Linux /dev Entries
This post was last updated on June 1st, 2020 at 11:57 am
Located here is a listing of the /dev directory. I have posted this information since you may not always have access to a functional Linux box, and you may need some of the values provided here.
Here is a short list of the most common of the /dev entries:
brw-rw—- 1 riblack floppy 2, 0 May 5 1998 fd0
IDE Drive (cdrom or hard drive):
brw——- 1 riblack disk 3, 0 May 5 1998 hda
brw-rw—- 1 root disk 8, 0 May 5 1998 sda
crw-rw—- 1 root disk 9, 0 May 5 1998 st0
Modem – com1:
crw——- 1 root root 5, 64 Dec 17 17:31 cua0
Modem – com1:
crw——- 1 root root 4, 64 Mar 14 09:08 ttyS0
lrwxrwxrwx 1 root root 3 Nov 11 12:05 cdrom -> hda
lrwxrwxrwx 1 root root 8 Dec 29 16:02 tape -> /dev/st0
lrwxrwxrwx 1 root root 5 Nov 11 12:05 mouse -> psaux
lrwxrwxrwx 1 root root 10 Mar 10 15:59 /dev/fax -> /dev/ttyS2
lrwxrwxrwx 1 root root 10 Mar 13 16:29 /dev/modem -> /dev/ttyS2
brw-rw—- 1 root disk 7, 0 May 5 1998 loop0
crw-rw—- 1 root daemon 6, 0 May 5 1998 lp0
Unknown (SCSI CD-Rom?):
brw-rw—- 1 root disk 11, 0 May 5 1998 scd0
Generic SCSI Devices:
crw——- 1 root sys 21, 0 May 5 1998 sga
Read on for more information.
Why would you need these values?
Loading the driver for a particular device is half the battle, the other half is having a “device node” which has correct values which will allow you to access that device. So a device driver without a correct device node doesn’t do much good.
Let’s say you need to gain access to your Linux filesystem to make some repairs; however it’s not booting, nor do you have a boot disk. Never fear, just boot up on the Linux installation media you have, load the driver like you did originally. Now switch over to the bash screen, create the necessary device nodes, and proceed to mount your Linux filesystems and make the necessary repairs to make it bootable again.
What do I do with a device node?
A device node consists of a name, a type (block, character, etc), and a major and minor number. Remember, you need to go through the device node in order to gain access to the particular device once you have the device driver loaded.
Device Node Name:
The name really doesn’t matter; however, it’s always best to use the correct name to prevent any confusion.
Device Node Type:
The type depends on the device you are using. Block devices are generally hard drives, cdrom’s, etc. Character devices are generally terminal screens, tape drives, etc.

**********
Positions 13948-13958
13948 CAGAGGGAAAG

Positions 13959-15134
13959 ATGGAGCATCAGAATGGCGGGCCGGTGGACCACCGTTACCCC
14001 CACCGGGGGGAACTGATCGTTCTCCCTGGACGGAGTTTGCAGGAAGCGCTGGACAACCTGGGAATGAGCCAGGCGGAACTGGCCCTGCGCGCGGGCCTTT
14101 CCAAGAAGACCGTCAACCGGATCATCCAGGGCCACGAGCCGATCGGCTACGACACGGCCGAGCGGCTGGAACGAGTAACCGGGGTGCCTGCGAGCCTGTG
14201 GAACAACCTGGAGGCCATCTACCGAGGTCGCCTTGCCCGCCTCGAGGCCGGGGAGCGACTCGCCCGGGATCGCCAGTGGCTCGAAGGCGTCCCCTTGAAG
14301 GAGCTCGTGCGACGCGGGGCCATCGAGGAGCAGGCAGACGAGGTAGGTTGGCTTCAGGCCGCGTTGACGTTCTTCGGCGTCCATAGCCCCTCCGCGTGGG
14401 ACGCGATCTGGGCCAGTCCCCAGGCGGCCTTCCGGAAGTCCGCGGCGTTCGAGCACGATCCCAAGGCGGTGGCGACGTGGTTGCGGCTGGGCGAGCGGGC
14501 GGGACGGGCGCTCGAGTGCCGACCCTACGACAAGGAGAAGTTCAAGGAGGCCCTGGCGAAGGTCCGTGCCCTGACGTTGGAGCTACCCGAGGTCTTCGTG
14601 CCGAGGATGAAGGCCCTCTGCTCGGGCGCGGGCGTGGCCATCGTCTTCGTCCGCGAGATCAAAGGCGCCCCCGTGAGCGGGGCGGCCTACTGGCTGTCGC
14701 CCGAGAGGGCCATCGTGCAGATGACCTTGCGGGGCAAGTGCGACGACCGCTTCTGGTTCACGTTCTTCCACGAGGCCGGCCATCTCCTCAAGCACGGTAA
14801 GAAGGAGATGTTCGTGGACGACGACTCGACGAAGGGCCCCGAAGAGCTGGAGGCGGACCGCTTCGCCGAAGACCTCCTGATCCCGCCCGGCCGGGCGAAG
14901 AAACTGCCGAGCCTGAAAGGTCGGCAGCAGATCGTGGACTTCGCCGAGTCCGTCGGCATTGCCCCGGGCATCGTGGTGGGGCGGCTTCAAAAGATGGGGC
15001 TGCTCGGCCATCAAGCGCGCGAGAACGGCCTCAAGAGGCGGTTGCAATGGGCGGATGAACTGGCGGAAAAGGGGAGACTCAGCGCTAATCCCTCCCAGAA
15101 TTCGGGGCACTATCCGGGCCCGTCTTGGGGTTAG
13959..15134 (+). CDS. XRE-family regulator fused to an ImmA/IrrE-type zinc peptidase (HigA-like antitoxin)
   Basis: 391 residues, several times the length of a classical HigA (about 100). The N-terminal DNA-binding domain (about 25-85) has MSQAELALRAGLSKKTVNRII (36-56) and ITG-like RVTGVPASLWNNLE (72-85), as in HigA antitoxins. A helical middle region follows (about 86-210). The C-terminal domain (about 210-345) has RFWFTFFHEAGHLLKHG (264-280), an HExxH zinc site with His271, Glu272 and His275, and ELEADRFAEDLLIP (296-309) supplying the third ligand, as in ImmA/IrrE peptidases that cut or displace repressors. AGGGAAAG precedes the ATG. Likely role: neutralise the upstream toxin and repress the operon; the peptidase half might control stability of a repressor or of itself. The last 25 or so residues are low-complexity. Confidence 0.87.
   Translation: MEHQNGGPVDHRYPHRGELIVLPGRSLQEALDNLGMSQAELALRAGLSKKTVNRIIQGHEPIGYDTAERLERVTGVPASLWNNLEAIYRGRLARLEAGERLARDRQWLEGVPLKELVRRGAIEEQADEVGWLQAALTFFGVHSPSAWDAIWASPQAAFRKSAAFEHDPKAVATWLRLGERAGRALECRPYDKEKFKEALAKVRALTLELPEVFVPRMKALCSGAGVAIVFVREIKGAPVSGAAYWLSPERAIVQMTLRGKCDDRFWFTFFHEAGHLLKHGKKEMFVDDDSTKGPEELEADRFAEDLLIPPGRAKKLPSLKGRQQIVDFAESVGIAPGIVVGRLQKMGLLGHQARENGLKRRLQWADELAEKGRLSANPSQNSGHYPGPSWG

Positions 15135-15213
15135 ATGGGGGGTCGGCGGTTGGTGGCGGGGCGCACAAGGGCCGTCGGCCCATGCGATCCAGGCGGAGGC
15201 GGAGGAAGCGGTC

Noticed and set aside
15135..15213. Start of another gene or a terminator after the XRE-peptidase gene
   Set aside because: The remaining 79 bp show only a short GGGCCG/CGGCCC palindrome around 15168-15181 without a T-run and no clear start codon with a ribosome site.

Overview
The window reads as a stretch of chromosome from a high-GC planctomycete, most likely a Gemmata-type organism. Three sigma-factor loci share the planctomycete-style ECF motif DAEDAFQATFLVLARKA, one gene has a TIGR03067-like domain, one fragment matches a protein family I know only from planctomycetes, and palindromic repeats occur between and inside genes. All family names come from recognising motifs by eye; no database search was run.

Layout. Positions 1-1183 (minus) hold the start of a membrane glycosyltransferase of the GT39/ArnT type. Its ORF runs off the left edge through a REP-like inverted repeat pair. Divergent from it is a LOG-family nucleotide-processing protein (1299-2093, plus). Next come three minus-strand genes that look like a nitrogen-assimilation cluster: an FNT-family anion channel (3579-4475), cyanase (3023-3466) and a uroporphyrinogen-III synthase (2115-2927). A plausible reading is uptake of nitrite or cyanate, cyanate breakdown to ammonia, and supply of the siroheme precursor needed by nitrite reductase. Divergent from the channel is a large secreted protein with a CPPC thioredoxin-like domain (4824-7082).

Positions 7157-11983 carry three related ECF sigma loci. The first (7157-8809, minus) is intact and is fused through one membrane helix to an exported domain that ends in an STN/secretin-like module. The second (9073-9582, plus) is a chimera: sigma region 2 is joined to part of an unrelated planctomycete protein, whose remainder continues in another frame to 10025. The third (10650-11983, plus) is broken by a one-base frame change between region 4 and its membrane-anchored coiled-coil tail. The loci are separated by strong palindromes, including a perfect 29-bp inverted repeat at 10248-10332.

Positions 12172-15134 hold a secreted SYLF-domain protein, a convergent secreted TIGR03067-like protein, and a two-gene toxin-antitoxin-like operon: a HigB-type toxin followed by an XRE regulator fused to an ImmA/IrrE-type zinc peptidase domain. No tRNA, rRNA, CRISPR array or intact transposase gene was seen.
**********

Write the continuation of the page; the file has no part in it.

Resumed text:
Device Node Major Number:
The major number basically represents which driver to call. The major and minor numbers can be compared to a standard computer Interrupt. Basically when you call on a particular major number, you get a response from the correct driver.
Device Node Minor Number:
The minor number represents which device you want in particular when speaking to a particular driver. For example when working with a SCSI bus, the minor number would determine which drive you wanted on the SCSI bus.
Here is an exampl of an entry from the /dev directory:
brw-rw—- 1 root disk 8, 0 May 5 1998 sda
This is for the first SCSI hard drive. “sd” stands for SCSI DISK, “a” represents the first SCSI disk – again, the name really doesn’t determine anything. The “b” at the very beginning of the line states that this is a block device. The 8, 0 represents major number 8, and minor number 0. Major number 8 is the SCSI driver, minor number 0 represents the first SCSI device on the SCSI channel.
How do you create a device node?
If you know the type, major, and minor numbers, then you can create a device node. Lets say we want to create a device node for the Compaq array controller. That would be of type “block”, it would have a major number of 72. If I wanted to specify the whole drive so that I can run fdisk on it, I would need the first entry which is the minor number 0. the name for this would be c0d0 which stands for controller 0 drive 0. Lets create this specific device node:
mknod /test/c0d0 b 72 0
This node is now referenced by calling upon /test/c0d0. If we wanted to get a partition listing on this from fdisk, we would type the following:
fdisk -l /test/c0d0
If I wanted access to any of the other partitions if I wanted to mount them or check them, I would need the other device nodes for those particular partitions I want access to. If the work you are putting forth is temporary (i.e. in a ramdisk), then you only need to create the specific device nodes for the specific partitions you need access to. If your results are going to be permanent then you should create device nodes for all the partitions.
The following is an example of creating device nodes for the 1st 2nd and 15th partitions for the Compaq array controller:
mknod /test/c0d0p1 b 72 1
mknod /test/c0d0p2 b 72 2
mknod /test/c0d0p15 b 72 15
Here is a script that will create device nodes for the Compaq Smart Array controller:
Last updated 03-23-2000 dev.html – Added a complete /dev, /dev/rd, /dev/ida listing for usage with the recovery document. Document created and released on https://www.explorelinux.com
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